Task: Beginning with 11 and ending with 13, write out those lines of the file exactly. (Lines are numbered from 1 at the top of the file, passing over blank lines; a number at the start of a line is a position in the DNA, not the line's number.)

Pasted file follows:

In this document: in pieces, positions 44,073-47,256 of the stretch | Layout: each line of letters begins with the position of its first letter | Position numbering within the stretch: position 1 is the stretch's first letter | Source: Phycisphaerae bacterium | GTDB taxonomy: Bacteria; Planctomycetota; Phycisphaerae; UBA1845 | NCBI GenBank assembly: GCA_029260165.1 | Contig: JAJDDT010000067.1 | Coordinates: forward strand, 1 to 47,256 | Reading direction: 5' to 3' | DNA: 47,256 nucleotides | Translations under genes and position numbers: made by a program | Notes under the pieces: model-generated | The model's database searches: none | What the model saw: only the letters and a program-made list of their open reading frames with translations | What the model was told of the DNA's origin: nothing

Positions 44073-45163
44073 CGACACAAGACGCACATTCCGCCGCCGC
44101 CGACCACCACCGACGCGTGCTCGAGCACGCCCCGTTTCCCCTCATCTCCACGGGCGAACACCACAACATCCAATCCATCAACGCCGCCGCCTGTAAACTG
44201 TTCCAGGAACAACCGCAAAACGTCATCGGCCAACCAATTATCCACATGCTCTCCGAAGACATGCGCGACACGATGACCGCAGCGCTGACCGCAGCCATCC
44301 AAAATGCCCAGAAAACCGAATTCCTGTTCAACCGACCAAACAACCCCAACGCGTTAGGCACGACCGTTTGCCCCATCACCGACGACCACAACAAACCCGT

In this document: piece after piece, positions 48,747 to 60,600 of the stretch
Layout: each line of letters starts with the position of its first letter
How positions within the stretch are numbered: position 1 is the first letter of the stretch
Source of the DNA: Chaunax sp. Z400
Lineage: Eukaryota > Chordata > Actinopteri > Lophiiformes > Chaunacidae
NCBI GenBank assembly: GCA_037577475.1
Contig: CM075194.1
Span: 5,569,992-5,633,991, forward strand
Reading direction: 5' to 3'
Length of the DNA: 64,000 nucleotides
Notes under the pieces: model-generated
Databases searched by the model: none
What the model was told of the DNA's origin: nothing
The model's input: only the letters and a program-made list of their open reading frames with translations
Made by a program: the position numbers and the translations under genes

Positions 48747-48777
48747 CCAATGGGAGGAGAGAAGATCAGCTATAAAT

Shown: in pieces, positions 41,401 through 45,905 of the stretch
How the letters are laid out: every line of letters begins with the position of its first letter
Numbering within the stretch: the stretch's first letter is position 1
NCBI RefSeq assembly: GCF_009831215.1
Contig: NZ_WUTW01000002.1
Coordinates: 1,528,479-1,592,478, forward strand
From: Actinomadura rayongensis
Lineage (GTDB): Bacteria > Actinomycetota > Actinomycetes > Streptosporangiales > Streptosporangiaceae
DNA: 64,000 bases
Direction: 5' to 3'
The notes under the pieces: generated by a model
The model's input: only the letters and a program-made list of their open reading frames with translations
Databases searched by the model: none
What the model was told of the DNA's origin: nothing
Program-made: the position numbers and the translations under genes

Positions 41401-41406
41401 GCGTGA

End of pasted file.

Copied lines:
Lineage: Eukaryota > Chordata > Actinopteri > Lophiiformes > Chaunacidae
NCBI GenBank assembly: GCA_037577475.1
Contig: CM075194.1